The Destroyer of a Soul by Lionel Johnson

To ————

I hate you with a necessary hate.
First, I sought patience: passionate was she:
My patience turned in very scorn of me,
That I should dare forgive a sin so great,
As this, through which I sit disconsolate;
Mourning for that live soul, I used to see;
Soul of a saint, whose friend I used to be:
Till you came by! a cold, corrupting, fate.

Why come you now? You, whom I cannot cease
With pure and perfect hate to hate? Go, ring
The death-bell with a deep, triumphant toll!
Say you, my friend sits by me still? Ah, peace!
Call you this thing my friend? this nameless thing?
This living body, hiding its dead soul?

Lionel Johnson

Note: This sonnet is thought to be directed at “The Destroyer” Oscar Wilde. The “Soul” is perhaps Lord Alfred Douglas.

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About Russell Boyle

Russell Boyle is a mathematics teacher, writer, and poet. His poetry anthologies are titled The Beginning, Footprints and Loneliness. Russell is the author of the Year 7 to 8 Mathematics Short-Answer Tasks, the Year 7 to 10 Mathematics Multiple-Choice Tasks, the Year 9 to 10 Extended-Response Tasks, the solutions to the Year 12 VCAA Mathematics Exams and the Web-Programming For Beginners series of courses. Sample poems and questions may be downloaded from http://russellboyle.com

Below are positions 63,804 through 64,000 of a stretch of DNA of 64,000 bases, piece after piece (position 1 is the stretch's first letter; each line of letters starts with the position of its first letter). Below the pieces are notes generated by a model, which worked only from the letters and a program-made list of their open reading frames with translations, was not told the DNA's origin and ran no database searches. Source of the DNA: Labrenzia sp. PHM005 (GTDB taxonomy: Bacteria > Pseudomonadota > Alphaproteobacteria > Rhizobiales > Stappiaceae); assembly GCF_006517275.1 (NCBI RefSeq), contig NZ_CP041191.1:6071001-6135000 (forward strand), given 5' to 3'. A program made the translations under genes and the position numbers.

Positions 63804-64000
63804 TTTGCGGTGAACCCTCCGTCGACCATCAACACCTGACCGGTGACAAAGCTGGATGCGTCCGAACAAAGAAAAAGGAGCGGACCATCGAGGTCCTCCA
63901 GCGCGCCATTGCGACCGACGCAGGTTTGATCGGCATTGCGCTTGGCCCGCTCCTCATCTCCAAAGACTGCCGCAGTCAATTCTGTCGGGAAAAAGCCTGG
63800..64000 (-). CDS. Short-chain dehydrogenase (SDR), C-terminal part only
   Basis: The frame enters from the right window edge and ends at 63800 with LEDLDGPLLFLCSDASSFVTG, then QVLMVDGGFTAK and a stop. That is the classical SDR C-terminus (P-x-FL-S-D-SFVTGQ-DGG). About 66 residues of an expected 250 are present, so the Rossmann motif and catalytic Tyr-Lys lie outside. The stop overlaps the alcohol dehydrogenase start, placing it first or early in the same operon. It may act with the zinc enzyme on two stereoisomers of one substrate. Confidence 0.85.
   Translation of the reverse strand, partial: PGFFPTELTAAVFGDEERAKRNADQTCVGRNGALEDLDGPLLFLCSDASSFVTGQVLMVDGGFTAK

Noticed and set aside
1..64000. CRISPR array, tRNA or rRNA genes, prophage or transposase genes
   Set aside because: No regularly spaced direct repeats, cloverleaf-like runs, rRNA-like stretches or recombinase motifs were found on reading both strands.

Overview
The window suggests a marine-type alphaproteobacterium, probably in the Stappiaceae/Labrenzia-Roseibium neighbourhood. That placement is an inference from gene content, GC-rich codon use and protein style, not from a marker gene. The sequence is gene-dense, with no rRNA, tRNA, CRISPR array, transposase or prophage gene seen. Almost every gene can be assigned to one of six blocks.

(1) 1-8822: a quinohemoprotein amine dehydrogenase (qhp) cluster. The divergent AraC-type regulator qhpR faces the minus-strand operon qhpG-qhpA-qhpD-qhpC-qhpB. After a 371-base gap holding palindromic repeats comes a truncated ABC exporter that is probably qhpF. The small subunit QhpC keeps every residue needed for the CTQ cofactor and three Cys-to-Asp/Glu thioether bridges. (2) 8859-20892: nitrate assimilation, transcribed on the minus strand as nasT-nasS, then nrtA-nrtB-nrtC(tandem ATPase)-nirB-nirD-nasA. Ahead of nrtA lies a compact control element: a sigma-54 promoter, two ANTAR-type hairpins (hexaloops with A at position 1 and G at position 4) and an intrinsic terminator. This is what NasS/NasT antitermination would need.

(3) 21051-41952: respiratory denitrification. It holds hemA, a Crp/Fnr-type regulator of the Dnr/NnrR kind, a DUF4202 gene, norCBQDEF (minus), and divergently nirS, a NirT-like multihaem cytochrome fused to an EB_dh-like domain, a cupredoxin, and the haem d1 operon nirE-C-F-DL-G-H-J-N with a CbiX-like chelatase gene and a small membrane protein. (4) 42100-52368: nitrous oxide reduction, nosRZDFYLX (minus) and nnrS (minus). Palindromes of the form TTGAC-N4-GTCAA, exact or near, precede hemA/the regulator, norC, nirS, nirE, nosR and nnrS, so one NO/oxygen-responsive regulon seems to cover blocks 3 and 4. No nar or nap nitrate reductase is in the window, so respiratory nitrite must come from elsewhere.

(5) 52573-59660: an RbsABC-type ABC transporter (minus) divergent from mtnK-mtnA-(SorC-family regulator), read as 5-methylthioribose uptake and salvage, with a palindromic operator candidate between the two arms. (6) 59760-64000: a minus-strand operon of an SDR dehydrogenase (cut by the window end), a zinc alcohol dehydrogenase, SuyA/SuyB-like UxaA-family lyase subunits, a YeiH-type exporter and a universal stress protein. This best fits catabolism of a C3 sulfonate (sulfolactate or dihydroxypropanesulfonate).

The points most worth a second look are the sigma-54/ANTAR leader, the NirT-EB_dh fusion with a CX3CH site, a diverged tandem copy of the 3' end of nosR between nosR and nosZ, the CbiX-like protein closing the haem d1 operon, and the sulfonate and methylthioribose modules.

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2 Responses to The Destroyer of a Soul by Lionel Johnson

  1. russellboyle says:

    I agree, indytony. Potent and pointed! Thank you for your kind words about this blog.

  2. indytony says:

    Wow! What a potent poem. I really appreciate how many of the poems you post have definitive spiritual overtones.

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